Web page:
By Laura Rooney laura@moviecitynews.com

Women Film Critics Circle Awards 2011

BEST MOVIE BY A WOMAN: TIE*
   The Iron Lady
   We Need To Talk About Kevin

BEST MOVIE ABOUT WOMEN:
   The Help

BEST STORYTELLER:
   The Iron Lady: Abi Morgan

BEST ACTRESS:
   Viola Davis: The Help
 

BEST ACTOR:
   George Clooney: The Descendants

BEST COMEDIC ACTRESS:
   Melissa McCarthy: Bridesmaids

BEST YOUNG ACTRESS:
   Shailene Woodley: The Descendants

BEST FOREIGN FILM:
   The Hedgehog

BEST FEMALE IMAGES:
   The Whistleblower

WORST FEMALE IMAGES:
   Melancholia

BEST MALE IMAGES:
   The Descendants

WORST MALE IMAGES:
   Hangover 2   

BEST DOCUMENTARY BY OR ABOUT WOMEN:
   Semper Fi: Always Faithful

BEST FAMILY FILM:
   Hugo

BEST ANIMATED FEMALES

   Puss ‘N Boots 3D

BEST EQUALITY OF THE SEXES:
   The Debt

COURAGE IN ACTING:
   Glenn Close: Albert Nobbs

THE INVISIBLE WOMAN AWARD: Tie*
   Hiam Abbass: Miral
   Michelle Williams: Meek’s Cutoff

BEST UNRELEASED MOVIE:
   Miss Representation

WOMEN’S WORK: BEST FEMALE ENSEMBLE:
   The Help

BEST SCREEN COUPLE:
   The Artist: Berenice Bejo and Jean Dujardin

LIFETIME ACHIEVEMENT AWARD: Tie*
   Kathy Bates
   Cicely Tyson

ACTING AND ACTIVISM AWARD:

   Elizabeth Taylor

ADRIENNE SHELLY AWARD
   The Whistleblower

JOSEPHINE BAKER AWARD
   The Help

KAREN MORLEY AWARD
   Albert Nobbs

MOMMIE DEAREST WORST SCREEN MOM OF THE YEAR AWARD
   Judi Dench: J. Edgar
     

*ADRIENNE SHELLY AWARD: For a film that most passionately opposes violence against women

*JOSEPHINE BAKER AWARD: For best expressing the woman of color experience in America

*KAREN MORLEY AWARD: For best exemplifying a woman’s place in history or society, and a courageous search for identity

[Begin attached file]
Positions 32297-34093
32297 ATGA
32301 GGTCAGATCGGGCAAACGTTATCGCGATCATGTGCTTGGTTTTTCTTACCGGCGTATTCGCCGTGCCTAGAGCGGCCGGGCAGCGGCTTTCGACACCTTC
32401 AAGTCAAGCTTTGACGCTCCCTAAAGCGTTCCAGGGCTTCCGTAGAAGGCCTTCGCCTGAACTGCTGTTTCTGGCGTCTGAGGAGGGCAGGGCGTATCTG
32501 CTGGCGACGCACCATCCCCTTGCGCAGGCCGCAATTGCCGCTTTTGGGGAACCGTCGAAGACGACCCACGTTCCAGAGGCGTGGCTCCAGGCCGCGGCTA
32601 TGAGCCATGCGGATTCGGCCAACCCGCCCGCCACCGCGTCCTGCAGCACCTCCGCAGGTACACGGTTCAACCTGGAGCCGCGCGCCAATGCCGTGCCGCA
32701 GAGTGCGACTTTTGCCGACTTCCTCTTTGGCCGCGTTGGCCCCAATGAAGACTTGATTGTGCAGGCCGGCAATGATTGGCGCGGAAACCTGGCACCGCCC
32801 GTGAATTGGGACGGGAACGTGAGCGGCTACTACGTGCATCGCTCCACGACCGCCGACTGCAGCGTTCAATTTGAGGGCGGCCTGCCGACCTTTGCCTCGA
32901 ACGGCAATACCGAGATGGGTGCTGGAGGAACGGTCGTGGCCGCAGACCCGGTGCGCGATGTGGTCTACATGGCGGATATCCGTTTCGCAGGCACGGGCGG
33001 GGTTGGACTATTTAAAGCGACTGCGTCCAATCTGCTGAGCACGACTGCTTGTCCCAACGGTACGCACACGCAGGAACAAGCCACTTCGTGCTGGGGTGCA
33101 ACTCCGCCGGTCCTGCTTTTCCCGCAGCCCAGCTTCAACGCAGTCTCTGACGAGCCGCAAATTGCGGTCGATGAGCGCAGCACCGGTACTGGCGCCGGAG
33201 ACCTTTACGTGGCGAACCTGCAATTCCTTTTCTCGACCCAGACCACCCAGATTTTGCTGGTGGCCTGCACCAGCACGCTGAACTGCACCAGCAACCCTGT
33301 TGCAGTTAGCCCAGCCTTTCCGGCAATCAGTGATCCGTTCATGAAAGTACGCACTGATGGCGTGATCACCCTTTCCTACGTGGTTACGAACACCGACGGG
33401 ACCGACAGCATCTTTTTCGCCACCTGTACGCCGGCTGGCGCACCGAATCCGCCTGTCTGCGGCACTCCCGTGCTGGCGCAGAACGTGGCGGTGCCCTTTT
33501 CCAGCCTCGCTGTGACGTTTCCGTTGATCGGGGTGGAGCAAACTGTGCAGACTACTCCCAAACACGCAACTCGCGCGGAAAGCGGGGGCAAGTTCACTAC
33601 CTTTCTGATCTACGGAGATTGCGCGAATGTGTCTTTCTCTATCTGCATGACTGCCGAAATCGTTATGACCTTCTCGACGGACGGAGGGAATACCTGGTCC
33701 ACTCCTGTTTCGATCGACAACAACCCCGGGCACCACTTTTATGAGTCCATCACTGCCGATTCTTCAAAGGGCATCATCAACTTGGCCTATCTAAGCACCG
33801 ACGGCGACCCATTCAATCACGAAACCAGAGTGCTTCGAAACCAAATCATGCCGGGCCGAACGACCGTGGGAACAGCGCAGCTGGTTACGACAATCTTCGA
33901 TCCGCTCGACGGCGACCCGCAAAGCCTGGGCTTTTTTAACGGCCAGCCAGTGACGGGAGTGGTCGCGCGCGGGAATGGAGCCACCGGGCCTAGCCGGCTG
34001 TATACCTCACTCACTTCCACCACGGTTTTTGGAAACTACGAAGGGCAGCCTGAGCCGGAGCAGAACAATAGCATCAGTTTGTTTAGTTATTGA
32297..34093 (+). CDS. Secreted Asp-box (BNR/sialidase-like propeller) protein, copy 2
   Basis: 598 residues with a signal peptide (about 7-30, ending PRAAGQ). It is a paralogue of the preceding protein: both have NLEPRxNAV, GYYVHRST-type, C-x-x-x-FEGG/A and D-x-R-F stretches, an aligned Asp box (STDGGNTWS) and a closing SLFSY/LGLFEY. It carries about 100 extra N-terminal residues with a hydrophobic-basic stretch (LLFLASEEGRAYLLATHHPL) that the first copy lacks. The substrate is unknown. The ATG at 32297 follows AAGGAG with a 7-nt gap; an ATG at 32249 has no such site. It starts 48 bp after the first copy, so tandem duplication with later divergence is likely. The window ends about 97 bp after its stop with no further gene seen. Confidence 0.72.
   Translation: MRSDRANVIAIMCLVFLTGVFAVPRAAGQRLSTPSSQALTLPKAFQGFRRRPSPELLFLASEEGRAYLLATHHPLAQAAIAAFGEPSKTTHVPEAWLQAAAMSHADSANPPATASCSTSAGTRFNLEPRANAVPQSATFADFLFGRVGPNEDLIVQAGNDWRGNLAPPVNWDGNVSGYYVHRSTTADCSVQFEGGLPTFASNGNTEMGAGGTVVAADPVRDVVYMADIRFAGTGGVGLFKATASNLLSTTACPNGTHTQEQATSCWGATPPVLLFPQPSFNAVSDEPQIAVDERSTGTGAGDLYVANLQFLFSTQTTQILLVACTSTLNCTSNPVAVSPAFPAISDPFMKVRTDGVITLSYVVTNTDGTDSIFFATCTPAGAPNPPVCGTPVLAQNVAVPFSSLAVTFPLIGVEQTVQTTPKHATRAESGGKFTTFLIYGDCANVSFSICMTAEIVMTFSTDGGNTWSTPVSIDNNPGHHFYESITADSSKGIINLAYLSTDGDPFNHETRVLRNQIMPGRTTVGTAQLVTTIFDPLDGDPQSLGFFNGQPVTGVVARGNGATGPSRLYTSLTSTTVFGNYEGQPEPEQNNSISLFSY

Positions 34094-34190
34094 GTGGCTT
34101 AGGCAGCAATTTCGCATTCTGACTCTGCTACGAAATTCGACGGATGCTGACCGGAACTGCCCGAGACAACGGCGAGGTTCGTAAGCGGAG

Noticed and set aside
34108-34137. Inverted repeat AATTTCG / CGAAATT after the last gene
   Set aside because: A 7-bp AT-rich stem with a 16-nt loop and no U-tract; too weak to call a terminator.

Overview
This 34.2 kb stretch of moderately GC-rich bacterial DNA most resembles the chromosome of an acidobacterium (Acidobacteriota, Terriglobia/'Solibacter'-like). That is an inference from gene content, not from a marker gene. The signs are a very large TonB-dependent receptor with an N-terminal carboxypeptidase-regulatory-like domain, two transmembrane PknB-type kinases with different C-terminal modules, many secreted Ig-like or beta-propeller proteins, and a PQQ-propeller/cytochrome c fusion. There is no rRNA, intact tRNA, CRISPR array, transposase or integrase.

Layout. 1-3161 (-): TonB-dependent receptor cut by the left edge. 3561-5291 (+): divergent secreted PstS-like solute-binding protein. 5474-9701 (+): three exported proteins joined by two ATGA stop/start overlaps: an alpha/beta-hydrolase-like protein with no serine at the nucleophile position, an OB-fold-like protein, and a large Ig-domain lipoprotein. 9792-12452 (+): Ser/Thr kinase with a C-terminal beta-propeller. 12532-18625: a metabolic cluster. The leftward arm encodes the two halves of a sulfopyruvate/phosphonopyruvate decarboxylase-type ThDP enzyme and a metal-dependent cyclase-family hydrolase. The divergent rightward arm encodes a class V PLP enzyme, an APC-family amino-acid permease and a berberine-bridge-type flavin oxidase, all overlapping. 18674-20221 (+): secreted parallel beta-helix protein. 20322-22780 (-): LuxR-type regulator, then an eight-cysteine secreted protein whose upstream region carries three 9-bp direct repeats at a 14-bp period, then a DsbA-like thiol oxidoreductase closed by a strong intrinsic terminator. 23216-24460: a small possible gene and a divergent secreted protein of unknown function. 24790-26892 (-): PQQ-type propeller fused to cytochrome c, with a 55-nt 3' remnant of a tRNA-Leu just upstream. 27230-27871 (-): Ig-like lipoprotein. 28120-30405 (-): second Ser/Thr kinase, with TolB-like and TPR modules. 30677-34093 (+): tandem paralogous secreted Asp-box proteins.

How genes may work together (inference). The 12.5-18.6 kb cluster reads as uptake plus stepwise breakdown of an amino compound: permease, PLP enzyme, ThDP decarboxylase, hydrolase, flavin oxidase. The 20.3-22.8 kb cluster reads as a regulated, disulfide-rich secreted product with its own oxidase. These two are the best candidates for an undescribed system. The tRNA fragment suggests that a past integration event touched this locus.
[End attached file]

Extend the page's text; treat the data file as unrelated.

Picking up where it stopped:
*COURAGE IN ACTING [Taking on unconventional roles that radically redefine the images of women on screen]

*THE INVISIBLE WOMAN AWARD [Performance by a woman whose exceptional impact on the film dramatically, socially or historically, has been ignored]

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Julian Schnabel: Years ago, I was down there with my cousin’s wife Corky. She was wild — she wore makeup on her legs, and she had a streak in her hair like Yvonne De Carlo in “The Munsters.” She liked to paint. I had overalls on with just a T-shirt and looked like whatever. We were trying to buy a bunch of supplies with my cousin Jesse’s credit card. They looked at the credit card, and then they looked at us and thought maybe we stole the card, so they called Jesse up. He was a doctor who became the head of trauma at St. Vincent’s. They said, “There’s somebody here with this credit card and we want to know if it belongs to you.”

He said, “Well, does the woman have dyed blonde hair and fake eyelashes and look like she stepped out of the backstage of some kind of silent movie, and is she with some guy who has wild hair and is kind of dressed like a bum?”

“Yeah, that’s them.”

“Yeah, that’s my cousin and my wife. It’s okay, they can charge it on my card.”
~ Julian Schnabel Remembers NYC’s Now-Shuttered Pearl Paint

MB Cool. I was really interested in the aerial photography from Enter the Void and how one could understand that conceptually as a POV, while in fact it’s more of an objective view of the city where the story takes place. So it’s an objective and subjective camera at the same time. I know that you’re interested in Kubrick. We’ve talked about that in the past because it’s something that you and I have in common—

GN You’re obsessed with Kubrick, too.

MB Does he still occupy your mind or was he more of an early influence?

GN He was more of an early influence. Kubrick has been my idol my whole life, my own “god.” I was six or seven years old when I saw 2001: A Space Odyssey, and I never felt such cinematic ecstasy. Maybe that’s what brought me to direct movies, to try to compete with that “wizard of Oz” behind the film. So then, years later, I tried to do something in that direction, like many other directors tried to do their own, you know, homage or remake or parody or whatever of 2001. I don’t know if you ever had that movie in mind for your own projects. But in my case, I don’t think about 2001 anymore now. That film was my first “trip” ever. And then I tried my best to reproduce on screen what some drug trips are like. But it’s very hard. For sure, moving images are a better medium than words, but it’s still very far from the real experience. I read that Kubrick said about Lynch’s Eraserhead, that he wished he had made that movie because it was the film he had seen that came closest to the language of nightmares.

Matthew Barney and Gaspar Noé